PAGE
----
my toilet, my dignity

Every day when I am at home, I sit on my toilet and poop. Sometimes I read a book. Sometimes I sit and think. Sometimes I do nothing but poop. I almost always light a candle afterwards to redeem the smell of place. Because I have my own toilet, this is a part of my daily life when I am home.

I am sorry if you are disgusted by this topic, but it is important. I talk about water all the time, but I rarely mention the other parts – which include the unmentionable toilet. Time for that to change. My reason is this: dignity is important (not to mention health on so many levels).

One of the most important things in the above list is that I was able to use “my” toilet. Also, I am confident that, should I need to poop when I am at work or running errands or at a friend’s house, I could do so in private. I would not have to try and bottle it up and wait until the cover of dark or until a rare toilet was available to me.

When I travel in Africa, I do have that worry. I am thankful I am ‘regular’ – which means that when I need to poop, I can use the toilet in my hotel room. As for urinating, I often do not drink enough during the day and end up slightly dehydrated simply so that there does not have to be a hunt for a toilet (latrine) for the white woman, the guest. (While I am physically comfortable peeing in the bush, it is often not culturally appropriate, and is not a good example of hygiene or sanitation practices.) This is not something I actively think about, but is always something running in the back of my head. Probably not all that different than it is for the African girls I am visiting – except it is a part of their daily life. If a girl does not have a latrine, she has to decide if she will poop (or urinate) during daylight hours (when a man could be watching) or in the dark (when a man could harm her). This is a basic, necessary bodily function, but she has to decide which is the lesser of two evils. Also, she has to decide whether to drink enough or to try and hold her urine (or poop) in until there is an ‘appropriate’ time and location to empty herself. She has to choose health or dignity – if you can consider either option dignifying.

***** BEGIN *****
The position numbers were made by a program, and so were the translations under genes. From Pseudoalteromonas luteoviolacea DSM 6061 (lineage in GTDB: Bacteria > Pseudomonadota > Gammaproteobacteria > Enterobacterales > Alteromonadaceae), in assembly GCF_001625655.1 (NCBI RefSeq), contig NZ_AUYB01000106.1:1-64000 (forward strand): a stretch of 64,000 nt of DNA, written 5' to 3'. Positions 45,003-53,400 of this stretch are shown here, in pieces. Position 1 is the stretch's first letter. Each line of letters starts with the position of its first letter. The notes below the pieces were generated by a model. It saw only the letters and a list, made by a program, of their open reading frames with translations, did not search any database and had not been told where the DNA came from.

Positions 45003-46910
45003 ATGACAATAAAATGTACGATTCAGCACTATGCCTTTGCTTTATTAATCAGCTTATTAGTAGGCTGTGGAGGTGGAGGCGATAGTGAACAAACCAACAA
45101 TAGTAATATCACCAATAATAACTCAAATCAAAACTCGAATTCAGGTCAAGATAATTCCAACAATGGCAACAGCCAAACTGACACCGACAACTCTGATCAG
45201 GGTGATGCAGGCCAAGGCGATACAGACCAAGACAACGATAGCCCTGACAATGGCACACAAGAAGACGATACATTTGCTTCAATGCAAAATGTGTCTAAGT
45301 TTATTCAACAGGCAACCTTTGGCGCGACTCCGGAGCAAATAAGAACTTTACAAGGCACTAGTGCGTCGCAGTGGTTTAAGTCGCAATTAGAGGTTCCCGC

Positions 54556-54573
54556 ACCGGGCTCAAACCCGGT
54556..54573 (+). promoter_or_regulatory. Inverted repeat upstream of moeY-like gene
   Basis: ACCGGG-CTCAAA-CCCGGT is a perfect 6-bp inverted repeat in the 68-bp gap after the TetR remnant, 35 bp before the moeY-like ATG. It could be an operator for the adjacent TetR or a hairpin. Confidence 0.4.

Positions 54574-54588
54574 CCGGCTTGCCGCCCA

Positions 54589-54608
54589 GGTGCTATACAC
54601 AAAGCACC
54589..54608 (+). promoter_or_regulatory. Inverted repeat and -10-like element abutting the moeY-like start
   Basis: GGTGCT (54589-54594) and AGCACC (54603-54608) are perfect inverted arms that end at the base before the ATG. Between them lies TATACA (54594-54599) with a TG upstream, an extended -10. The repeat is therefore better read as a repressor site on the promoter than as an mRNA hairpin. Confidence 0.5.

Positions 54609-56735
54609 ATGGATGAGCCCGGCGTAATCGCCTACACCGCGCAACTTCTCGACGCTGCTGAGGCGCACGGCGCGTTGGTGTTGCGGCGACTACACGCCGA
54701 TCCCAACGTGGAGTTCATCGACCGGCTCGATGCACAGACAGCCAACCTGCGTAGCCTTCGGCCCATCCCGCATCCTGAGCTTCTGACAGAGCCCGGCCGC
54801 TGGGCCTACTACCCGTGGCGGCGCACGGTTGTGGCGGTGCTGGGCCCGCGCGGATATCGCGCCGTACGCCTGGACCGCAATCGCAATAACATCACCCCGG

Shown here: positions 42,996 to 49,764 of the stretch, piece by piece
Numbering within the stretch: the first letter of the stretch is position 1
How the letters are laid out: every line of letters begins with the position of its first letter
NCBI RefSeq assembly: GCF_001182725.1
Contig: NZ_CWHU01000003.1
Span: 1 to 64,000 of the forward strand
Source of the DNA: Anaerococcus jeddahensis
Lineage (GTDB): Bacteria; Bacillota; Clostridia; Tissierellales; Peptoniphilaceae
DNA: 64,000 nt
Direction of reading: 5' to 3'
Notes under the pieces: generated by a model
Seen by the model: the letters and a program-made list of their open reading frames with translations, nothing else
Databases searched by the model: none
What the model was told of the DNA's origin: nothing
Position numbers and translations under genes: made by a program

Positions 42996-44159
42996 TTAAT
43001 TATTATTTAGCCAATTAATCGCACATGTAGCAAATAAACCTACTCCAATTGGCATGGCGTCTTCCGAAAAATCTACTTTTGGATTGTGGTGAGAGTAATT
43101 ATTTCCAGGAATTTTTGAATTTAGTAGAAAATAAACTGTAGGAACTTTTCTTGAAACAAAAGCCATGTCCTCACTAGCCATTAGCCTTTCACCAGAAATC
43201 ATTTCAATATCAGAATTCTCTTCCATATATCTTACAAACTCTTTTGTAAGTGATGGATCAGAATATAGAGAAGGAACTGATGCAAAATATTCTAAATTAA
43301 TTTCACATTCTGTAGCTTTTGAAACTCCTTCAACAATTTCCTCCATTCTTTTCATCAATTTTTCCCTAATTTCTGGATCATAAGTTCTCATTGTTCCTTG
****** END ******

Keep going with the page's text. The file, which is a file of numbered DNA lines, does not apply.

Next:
If you are a woman, take a moment and think about this. If you are a man, take a moment and think about your mother, your sister, your wife or your daughter. What would you want for them?

I am so often asked about the water projects – the wells and the rain tanks. Clean water is sexy and appealing. I am almost never asked about the toilets, about where people can poop with dignity. But I think about them all the time. Especially when I poop in my toilet, in my very private bathroom. If you want to make my day, ask me about sanitation in Africa, ask about latrine projects. I will smile because I will know you care about a girl’s dignity.

6 Replies to “my toilet, my dignity”

  1. I LOVE this post, Pam. I’m passing it on to a few friends. You’re right, we rarely think about these things. And even when we lived in the Middle East, it wasn’t THAT hard to find a toilet, or a bush or wall to go behind. You brought up a lot of great points. Keep blogging, I really enjoy them when I have time to read. Hope you’re well and work is still great.

  2. Pam, thank you for that. I know we all take things like that for granted all the time. Thank you for reminding me just how lucky I am and how much I have to be thankful for, even (maybe especially) when it comes to basic needs. I wish there were something more I could do. Let me know if there is.

  3. Pam,
    Ever since the surgery more than two years ago, I have a new appreciation for privacy and my own toilet. I have especially become an educated consumer of toilet paper and high end toilets. I do miss having an excuse to sit on my throne for extended periods of time. (I used to get some good thinking done there!)
    It is hard for me to imagine having to find a bush to “do my business” even for a day, let alone a lifetime!
    Thank you for the “poop post!”

  4. Thanks everyone for your thoughts. All the conversation around toilets makes me smile.

  5. I always appreciated having a bathroom available but my thankfulness has risen to new heights since living in the Philippines! I confess to times I have intentionally became a bit dehydrated when traveling or while staying in villages because of the toilet issue or should I say lack of toilet issue.
    Thank you for all you do to provide clean water and a place to keep one’s dignity.

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